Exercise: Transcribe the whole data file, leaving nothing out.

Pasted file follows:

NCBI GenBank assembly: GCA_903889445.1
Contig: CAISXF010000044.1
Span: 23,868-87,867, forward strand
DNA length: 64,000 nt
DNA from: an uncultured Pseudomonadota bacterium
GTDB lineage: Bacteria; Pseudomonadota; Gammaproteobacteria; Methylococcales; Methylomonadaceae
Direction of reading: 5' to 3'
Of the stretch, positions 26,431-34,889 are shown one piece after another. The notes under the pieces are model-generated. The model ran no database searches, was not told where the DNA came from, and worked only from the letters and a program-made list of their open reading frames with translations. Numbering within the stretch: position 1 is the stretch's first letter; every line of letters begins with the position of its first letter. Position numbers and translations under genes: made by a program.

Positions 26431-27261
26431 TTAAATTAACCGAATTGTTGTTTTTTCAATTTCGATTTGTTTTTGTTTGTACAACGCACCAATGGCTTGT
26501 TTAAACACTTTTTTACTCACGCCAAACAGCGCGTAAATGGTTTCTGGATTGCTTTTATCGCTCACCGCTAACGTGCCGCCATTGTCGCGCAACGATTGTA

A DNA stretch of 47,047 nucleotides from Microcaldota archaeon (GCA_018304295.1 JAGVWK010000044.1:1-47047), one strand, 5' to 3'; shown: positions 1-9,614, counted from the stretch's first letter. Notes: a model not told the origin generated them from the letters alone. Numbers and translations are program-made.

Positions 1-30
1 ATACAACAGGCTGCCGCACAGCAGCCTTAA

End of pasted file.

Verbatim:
NCBI GenBank assembly: GCA_903889445.1
Contig: CAISXF010000044.1
Span: 23,868-87,867, forward strand
DNA length: 64,000 nt
DNA from: an uncultured Pseudomonadota bacterium
GTDB lineage: Bacteria; Pseudomonadota; Gammaproteobacteria; Methylococcales; Methylomonadaceae
Direction of reading: 5' to 3'
Of the stretch, positions 26,431-34,889 are shown one piece after another. The notes under the pieces are model-generated. The model ran no database searches, was not told where the DNA came from, and worked only from the letters and a program-made list of their open reading frames with translations. Numbering within the stretch: position 1 is the stretch's first letter; every line of letters begins with the position of its first letter. Position numbers and translations under genes: made by a program.

Positions 26431-27261
26431 TTAAATTAACCGAATTGTTGTTTTTTCAATTTCGATTTGTTTTTGTTTGTACAACGCACCAATGGCTTGT
26501 TTAAACACTTTTTTACTCACGCCAAACAGCGCGTAAATGGTTTCTGGATTGCTTTTATCGCTCACCGCTAACGTGCCGCCATTGTCGCGCAACGATTGTA

A DNA stretch of 47,047 nucleotides from Microcaldota archaeon (GCA_018304295.1 JAGVWK010000044.1:1-47047), one strand, 5' to 3'; shown: positions 1-9,614, counted from the stretch's first letter. Notes: a model not told the origin generated them from the letters alone. Numbers and translations are program-made.

Positions 1-30
1 ATACAACAGGCTGCCGCACAGCAGCCTTAA